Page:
The Pioneer

Enough with the “The Last Jedi” hate

Photo courtesy of StarWars.com

Photo courtesy of StarWars.com

Kestutis Rushing,
Contributor

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In 1977, George Lucas, a director with only two feature-length films under his belt, created something that nobody had faith in. Not even the studio. But to everyone’s surprise, the movie exploded into a worldwide phenomenon.

Now we sit in 2018, a little over 40 years later, as the eighth movie in the Skywalker Saga, “Star Wars Episode VIII: The Last Jedi,” released on Dec. 15.

According to critics, the movie was great. According to most fans, the movie was great. According to others, it was worse than “The Room.” The problem is, these people are upset for all the wrong reasons.

Why do so many people hate “The Last Jedi” then? For starters, they say it’s too different from the originals, which is exactly what people said about the prequel trilogy. People have argued that the movie is too politically correct, and that Disney has destroyed their beloved Luke and ruined their childhoods.

Even Mark Hamill admitted he initially had his doubts about the movie and his character during an interview while promoting the movie. Unfortunately, some have seized that opportunity to twist his words, and try to prove that he, too, hated this movie and franchise. He has since clarified his words and tried to show his love for the movie. But to no avail, haters claimed that Disney and Lucasfilm forced him to praise the movie.

The hate for this movie has been so severe that there now exists a multitude of petitions on Change.org demanding “The Last Jedi” be removed from canon, for director Rian Johnson to apologize for creating the movie and even demanding George Lucas to come back and redirect the new movies. One person has gone so far to cut all the scenes that feature women from their personal cut. All power to them, but they are all dead wrong.

“The Last Jedi” is not a perfect movie, but the movie is a great piece by Johnson. It has been 40 years since the first “Star Wars,” and each generation has its own trilogy to love.

There is nothing wrong with criticizing a movie or disliking a movie and its franchise. But to make petitions and to say that Disney has ruined Star Wars does nothing constructive and is frankly childish.

“The Last Jedi” succeeds because it first teaches a lesson of failure. Each character fails in some sort of way, and grows from that lesson. Without a doubt, it excels in the score and visual effects.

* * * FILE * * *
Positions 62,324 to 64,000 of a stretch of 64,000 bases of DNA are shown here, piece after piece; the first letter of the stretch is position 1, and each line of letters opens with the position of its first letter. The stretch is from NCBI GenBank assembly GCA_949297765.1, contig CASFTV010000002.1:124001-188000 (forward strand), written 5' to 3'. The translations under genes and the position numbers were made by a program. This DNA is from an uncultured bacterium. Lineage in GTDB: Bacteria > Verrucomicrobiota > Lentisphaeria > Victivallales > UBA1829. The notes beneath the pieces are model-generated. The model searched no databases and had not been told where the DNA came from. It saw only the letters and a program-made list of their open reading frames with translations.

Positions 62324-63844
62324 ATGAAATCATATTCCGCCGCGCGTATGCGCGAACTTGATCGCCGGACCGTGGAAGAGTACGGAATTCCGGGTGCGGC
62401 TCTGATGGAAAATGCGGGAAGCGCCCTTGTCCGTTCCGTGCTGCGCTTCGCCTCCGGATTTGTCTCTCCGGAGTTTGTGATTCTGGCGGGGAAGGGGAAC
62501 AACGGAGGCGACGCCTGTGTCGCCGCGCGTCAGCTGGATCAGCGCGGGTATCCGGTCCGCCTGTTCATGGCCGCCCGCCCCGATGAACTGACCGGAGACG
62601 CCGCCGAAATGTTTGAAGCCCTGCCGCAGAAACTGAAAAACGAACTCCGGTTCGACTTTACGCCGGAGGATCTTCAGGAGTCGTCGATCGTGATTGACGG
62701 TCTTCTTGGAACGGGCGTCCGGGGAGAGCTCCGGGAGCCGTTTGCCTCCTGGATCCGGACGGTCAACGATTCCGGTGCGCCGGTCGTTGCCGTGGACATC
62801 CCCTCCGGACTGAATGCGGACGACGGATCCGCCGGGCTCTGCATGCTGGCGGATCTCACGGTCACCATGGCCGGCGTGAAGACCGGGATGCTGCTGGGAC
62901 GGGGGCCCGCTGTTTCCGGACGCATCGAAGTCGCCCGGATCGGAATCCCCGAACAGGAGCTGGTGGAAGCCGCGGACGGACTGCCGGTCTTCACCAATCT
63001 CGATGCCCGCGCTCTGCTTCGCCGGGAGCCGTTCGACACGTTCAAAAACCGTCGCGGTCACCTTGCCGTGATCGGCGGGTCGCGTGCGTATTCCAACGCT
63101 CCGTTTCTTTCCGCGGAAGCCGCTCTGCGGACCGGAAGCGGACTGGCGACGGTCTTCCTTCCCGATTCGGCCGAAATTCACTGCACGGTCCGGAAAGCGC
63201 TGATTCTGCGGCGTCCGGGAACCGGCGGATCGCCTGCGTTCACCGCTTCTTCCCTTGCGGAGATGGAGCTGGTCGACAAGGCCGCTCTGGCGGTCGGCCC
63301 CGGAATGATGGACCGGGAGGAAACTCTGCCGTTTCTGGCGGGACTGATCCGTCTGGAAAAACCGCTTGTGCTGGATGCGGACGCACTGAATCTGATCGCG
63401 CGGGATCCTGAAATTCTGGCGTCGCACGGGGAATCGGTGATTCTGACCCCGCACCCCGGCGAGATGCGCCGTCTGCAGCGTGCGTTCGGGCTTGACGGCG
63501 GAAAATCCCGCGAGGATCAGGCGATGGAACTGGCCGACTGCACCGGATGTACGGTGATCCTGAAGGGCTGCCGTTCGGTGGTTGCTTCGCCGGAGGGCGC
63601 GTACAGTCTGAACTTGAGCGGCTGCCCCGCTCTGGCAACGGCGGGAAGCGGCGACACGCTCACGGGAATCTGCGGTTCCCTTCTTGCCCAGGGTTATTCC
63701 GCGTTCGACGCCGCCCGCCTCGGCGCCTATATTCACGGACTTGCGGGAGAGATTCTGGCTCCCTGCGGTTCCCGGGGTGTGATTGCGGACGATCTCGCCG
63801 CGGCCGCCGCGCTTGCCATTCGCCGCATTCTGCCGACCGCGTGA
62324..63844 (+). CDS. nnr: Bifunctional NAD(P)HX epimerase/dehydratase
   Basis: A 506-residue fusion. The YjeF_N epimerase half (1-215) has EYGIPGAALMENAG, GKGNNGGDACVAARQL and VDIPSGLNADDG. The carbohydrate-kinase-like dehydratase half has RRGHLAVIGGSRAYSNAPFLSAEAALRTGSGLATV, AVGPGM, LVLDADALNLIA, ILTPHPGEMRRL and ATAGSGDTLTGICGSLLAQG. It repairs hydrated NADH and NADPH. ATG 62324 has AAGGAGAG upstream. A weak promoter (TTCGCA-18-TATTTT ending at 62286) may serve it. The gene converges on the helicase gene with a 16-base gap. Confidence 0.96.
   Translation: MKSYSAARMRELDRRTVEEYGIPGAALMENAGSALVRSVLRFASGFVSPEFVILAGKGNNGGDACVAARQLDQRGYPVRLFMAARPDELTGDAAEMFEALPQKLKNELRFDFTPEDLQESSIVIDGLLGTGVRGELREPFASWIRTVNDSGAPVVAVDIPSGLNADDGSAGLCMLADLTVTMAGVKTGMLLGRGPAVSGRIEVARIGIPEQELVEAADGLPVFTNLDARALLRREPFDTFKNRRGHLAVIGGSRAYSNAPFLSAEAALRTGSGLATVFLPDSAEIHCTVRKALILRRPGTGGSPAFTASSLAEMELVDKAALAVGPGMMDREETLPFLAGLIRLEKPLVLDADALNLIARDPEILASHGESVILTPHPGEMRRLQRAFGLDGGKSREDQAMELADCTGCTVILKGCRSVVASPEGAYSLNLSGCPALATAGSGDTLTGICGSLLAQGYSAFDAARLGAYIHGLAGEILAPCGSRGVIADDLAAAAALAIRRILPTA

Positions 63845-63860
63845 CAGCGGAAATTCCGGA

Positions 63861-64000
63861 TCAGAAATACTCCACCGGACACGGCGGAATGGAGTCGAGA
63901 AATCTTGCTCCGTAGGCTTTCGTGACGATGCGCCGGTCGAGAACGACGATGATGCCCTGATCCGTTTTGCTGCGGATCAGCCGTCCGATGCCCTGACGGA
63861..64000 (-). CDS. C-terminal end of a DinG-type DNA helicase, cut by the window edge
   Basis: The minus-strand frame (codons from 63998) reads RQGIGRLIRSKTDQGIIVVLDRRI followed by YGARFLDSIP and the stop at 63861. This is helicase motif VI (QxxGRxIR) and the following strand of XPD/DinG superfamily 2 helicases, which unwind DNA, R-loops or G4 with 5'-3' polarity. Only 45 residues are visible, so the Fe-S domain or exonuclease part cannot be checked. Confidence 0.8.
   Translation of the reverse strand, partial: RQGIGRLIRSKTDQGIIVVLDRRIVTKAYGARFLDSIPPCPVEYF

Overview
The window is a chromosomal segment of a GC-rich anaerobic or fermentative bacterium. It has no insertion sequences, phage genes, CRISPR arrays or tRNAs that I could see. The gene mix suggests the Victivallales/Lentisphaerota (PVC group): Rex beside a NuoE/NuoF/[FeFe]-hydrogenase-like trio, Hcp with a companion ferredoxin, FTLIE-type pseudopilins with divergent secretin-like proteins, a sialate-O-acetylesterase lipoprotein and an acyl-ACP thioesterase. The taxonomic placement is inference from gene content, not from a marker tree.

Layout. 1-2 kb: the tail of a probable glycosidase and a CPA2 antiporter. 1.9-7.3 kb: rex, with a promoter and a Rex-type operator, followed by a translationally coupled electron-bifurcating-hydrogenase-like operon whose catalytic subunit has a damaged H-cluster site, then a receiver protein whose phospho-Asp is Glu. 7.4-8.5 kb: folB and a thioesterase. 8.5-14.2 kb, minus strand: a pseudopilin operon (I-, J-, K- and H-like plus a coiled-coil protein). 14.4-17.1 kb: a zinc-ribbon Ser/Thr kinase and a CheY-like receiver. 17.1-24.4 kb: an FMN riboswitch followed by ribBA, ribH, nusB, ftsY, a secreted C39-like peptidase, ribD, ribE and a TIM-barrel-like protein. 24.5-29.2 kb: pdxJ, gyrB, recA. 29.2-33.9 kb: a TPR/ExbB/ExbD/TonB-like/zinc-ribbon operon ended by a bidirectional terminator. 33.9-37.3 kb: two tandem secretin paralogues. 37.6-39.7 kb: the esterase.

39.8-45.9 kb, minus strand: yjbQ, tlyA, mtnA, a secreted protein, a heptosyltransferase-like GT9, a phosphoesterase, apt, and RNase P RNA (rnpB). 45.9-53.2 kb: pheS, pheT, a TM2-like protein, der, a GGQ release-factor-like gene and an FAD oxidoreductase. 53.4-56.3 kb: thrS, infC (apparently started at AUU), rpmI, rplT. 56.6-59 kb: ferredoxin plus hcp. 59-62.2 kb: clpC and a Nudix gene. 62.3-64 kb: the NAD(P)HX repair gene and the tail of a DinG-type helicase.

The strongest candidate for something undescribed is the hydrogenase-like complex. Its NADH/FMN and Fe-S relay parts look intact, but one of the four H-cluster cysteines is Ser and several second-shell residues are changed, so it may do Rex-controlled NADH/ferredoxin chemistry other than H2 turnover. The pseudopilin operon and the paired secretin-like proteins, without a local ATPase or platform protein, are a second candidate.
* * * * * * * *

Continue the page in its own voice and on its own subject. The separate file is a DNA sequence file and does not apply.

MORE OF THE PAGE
The movie ends up with unexpected twists, but all for the right reasons. Luke’s arc completes, and he ends up being the hero we remember from “Return of the Jedi.” Rey is a strong, confident hero, Kylo is a conflicted villain and Rose is not a pointless character, which is what some critics have argued.

Star Wars is not the same as it was a long time ago. In fact, in 2012, Lucas sold the beloved franchise to Disney for a whopping $4 billion dollars. At that point, other directors would take the mantle, like JJ Abrams, Gareth Edwards, Johnson, and recently Ron Howard for the upcoming “Solo.”

One could only imagine the reason behind Lucas selling Star Wars was money. But Lucas has said he was fed up with the franchise, especially after the debacle that was the prequel trilogy.

When the first of the prequels, “The Phantom Menace” was released in 1991, fans of the original trilogy were outraged, claiming that it had bad writing, questionable acting and too much CGI.

When “The Force Awakens” released in December 2015, some people could not believe that a woman was the main character, a black character had a large role in the movie and that Luke had no lines.

These same people were quick to say that “The Force Awakens “was a “literal remake” of the original, and thus started the common phrase that “Disney killed Star Wars.” But that cannot be true. In fact, it is impossible.

Again, “The Last Jedi” is not the phenomenon that “Star Wars” had created 40 years ago, but it is wonderful film that proves that Star Wars can survive without the Skywalkers, new ideas can be expressed, and that anyone can be a hero without having a famous lineage.

In order for Star Wars to survive, Kylo Ren, who was played by Adam Driver, said it best, “Let the past die, kill it if you have to.” Star Wars has such a huge universe, with so many characters and possibilities. For Star Wars to truly have an expanded universe, we need to move past Han, Luke and Leia, and start focusing on Rey, Finn and Poe.

It is tough to speculate if Star Wars can become bigger than it already is, but there will always be people who like it and dislike it. I guess it is true, nobody hates Star Wars more than Star Wars fans.

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